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The last ship to use the Exeter Ship Canal was the sludge boat, Countess Wear. This little ship could be often seen moored in the Lime Kiln Basin, just below the Countess Wear swing bridge, or if you were lucky, traversing the canal, on its way to or from dumping a load of sludge in the English Channel.
When the sewage works opened 1931 on a marsh between the canal and the river, the effluent was discharged directly into the river. The growth of the city after the Second War increased the amount of effluent discharged and it became apparent that the river flow could no longer take the increased quantity of effluent. Along with discharges from the River Creedy and from Topsham, the Exe Estuary was becoming a hazard to health by 1949.
In the early 1960s, the city council, who were then responsible for the sewage works, decided to have a ‘waste disposal vessel’ built. Bolson and Son of Poole were approached to build the ship, which was launched in 1963. The vessel was named SW2, as she was considered to be a vehicle belonging to the sewage works, and the name SW1 had already been given to a blue Morris van used by workmen to travel between the Council service depot at Tan Lane and a pumping station in Western Road off Okehampton Street.
SW2 had a gross tonnage of 237 tons and a DWT of 366 tons—this is the maximum weight the ship can carry, not including the weight of the ship. One can imagine how that can drift about and pollute local beaches, and upset the balance of the ecology of the sea. She was built to the maximum size that could fit the canal, while, even with the speed limit in the canal, she could leave Turf Lock at high tide, sail out and dump her load, in time for the next high tide to re-enter the lock.
Captain Long was appointed to skipper the ship, while her ship’s mate Mr Gardner would skipper her as the MV Countess Wear on her last voyage. The council had conducted tests a couple of years before she was commissioned at dumping sludge out to sea, and measuring where it drifted in the Channel. The test seemed to confirm that the sewage dispersed safely, but when the SW2 started dumping sledge it unfortunately ended up on Teignmouth beach.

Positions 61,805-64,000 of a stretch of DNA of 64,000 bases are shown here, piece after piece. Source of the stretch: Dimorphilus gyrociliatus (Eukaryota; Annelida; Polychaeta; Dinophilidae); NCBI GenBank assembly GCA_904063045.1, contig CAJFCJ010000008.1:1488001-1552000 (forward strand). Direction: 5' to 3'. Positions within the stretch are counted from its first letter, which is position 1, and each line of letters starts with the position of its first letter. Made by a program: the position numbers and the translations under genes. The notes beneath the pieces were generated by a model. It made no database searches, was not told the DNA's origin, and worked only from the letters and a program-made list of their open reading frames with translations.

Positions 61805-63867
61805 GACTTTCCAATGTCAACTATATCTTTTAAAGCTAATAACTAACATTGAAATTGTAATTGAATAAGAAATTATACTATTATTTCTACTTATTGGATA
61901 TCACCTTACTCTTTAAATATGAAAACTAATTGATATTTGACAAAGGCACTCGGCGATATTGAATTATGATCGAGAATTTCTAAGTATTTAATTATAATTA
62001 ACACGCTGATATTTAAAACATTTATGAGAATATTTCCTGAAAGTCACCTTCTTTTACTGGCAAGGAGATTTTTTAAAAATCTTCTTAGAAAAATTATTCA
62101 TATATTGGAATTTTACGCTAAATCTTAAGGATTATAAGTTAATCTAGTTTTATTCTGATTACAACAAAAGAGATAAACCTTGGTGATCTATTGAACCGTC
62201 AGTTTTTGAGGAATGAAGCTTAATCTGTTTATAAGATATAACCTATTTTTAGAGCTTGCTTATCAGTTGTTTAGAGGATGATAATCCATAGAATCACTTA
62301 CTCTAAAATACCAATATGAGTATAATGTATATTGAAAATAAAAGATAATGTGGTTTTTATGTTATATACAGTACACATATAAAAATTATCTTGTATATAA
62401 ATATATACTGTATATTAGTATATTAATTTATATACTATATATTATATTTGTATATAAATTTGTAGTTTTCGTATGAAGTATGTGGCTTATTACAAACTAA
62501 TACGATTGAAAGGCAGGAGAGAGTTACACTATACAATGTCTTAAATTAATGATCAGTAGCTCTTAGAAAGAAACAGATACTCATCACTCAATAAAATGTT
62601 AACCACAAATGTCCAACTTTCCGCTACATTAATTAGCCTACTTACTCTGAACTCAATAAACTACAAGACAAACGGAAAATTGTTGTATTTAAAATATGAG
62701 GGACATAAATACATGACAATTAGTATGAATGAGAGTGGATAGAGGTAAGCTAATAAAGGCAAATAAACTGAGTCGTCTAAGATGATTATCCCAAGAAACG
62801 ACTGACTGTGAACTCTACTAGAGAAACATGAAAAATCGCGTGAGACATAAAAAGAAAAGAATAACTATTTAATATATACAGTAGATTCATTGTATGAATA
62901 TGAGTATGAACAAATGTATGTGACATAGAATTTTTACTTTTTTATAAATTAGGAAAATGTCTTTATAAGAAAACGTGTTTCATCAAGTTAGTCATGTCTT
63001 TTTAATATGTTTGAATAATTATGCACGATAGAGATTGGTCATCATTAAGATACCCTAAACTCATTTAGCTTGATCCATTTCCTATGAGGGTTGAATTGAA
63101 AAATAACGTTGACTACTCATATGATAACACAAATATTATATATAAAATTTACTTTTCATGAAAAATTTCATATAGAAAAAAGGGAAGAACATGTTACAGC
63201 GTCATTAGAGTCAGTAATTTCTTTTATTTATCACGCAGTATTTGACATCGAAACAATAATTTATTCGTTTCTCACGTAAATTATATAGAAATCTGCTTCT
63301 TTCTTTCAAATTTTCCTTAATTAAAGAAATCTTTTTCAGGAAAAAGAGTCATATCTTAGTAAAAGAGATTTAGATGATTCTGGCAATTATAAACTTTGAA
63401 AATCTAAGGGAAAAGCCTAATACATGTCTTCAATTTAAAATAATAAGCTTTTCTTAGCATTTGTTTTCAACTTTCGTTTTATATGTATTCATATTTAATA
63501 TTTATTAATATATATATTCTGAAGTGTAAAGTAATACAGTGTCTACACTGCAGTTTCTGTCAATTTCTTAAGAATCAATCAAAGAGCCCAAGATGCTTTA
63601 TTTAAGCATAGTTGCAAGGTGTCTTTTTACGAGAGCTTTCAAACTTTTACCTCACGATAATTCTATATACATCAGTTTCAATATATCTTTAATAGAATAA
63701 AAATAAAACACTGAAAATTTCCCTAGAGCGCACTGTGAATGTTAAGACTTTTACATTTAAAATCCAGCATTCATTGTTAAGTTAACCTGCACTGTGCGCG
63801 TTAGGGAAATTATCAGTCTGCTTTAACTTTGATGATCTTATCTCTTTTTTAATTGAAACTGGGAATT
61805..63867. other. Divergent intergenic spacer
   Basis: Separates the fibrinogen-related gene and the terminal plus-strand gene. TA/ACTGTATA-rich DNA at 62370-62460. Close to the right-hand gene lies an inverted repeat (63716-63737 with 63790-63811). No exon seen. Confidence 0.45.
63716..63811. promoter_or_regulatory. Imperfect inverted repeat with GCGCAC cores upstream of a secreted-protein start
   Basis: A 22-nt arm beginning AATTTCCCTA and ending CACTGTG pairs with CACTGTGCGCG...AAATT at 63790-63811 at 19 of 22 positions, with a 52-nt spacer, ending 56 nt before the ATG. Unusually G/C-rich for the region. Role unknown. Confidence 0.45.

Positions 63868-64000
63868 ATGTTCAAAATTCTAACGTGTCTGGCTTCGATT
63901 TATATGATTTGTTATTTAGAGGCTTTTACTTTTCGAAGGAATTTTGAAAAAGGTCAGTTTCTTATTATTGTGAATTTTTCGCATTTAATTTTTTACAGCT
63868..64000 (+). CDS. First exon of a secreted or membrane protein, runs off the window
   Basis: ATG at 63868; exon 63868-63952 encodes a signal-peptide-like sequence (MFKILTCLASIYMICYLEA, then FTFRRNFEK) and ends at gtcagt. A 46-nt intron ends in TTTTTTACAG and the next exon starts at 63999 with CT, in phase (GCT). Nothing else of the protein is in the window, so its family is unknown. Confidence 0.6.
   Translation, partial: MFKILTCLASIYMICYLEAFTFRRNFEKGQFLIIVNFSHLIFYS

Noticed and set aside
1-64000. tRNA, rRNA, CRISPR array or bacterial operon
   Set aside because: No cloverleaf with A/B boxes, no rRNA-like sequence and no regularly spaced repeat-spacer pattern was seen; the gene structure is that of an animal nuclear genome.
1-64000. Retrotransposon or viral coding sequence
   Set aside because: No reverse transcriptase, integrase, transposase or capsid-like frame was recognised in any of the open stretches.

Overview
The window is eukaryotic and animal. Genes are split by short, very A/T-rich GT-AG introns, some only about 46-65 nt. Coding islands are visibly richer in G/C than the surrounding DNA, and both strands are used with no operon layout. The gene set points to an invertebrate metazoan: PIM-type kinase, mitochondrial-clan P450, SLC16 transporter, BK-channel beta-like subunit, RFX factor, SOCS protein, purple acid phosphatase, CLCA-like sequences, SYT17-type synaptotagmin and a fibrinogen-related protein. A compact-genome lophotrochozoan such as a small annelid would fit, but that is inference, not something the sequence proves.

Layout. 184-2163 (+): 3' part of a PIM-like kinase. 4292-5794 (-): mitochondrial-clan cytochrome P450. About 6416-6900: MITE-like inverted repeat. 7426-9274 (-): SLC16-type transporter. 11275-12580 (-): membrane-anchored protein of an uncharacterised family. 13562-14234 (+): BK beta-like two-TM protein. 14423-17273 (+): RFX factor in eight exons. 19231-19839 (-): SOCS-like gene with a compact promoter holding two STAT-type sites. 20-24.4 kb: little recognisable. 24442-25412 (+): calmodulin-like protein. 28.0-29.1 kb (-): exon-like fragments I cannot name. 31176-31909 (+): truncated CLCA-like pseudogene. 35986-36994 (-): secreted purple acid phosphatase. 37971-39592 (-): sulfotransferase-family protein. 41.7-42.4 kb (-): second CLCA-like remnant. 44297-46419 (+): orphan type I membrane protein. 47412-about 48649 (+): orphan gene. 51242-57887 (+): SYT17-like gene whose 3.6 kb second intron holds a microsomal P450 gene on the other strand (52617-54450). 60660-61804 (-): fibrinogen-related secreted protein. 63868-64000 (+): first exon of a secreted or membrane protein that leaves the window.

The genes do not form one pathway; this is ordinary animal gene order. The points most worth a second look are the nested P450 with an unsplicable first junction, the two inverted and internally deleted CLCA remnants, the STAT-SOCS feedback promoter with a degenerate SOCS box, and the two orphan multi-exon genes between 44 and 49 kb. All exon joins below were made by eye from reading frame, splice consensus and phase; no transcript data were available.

SW2 was renamed MV Countess Wear in 1974. When the new M5 motorway bridge was constructed over the river and canal in 1975, it was found that the Countess Wear was too tall to pass under. The ships mast was slightly shortened to allow her to pass under the bridge. Exeter She was transferred to the newly privatised South West Water in 1989.
In 1979, the Countess Wear, now skippered by Ron Gardner, was at her approved dumping area, eight and a half miles out in the Channel, when a couple of lads were seen drifting in a small glass fibre dingy. Skipper Gardner took up the story.
"It was about a quarter to eleven on the Monday morning and we had just started to discharge hour cargo when we noticed the two youngsters in trouble. It proved very difficult to get alongside them as there was a Force 6 Northwesterly gale blowing and we had to be really careful not to knock into them.
We managed to master the elements and position ourselves so that we could pick them up. I can tell you they were more than glad to see us. They had been stranded since midnight in a night of howling wind.
They were blue and I doubt if they would have lasted too much longer, if we had not picked them up.They were very cold and wet and so grateful for the blankets and soup we provided.They were very lucky and realised it."
In 1989, the old sewage works and the Countess Wear, became part of the newly privatised South West Water. Dumping sludge at sea came to the end after European legislation banned the practice, due to the pollution of beaches and waterways. In April 1997, South West Water announced that they were going to retire the Countess Wear. Her last trip to dump waste at sea was on December 31, 1998. Her Captain, Ron Gardner, 63, and his two-man crew navigated her along the old canal to Turf Lock. At high tide, the locks opened and she sailed into the Exe Estuary, and out into the Channel. At nine miles out, her tanks were opened into an area specified by the Ministry of Agriculture. This was the last of more than 5,000, six hour round trips taken since her first voyage in 1963.
Her last trip up the canal was in January 1999, when she made a ceremonial visit to the basin,. She was put up for sale and, one report states, she went to Canada, while another states she ended up in the West Indies or Guyana delivering fresh water in her stainless steel tanks.
Sources: Memories of Steve Garry whose father was chief chemist at the works. Express and Echo. A post in rmweb.co.uk, SWW staff magazine.
A view from the bridge of the Countess Wear passing through the Turf Locks. Photo courtesy South West Water.
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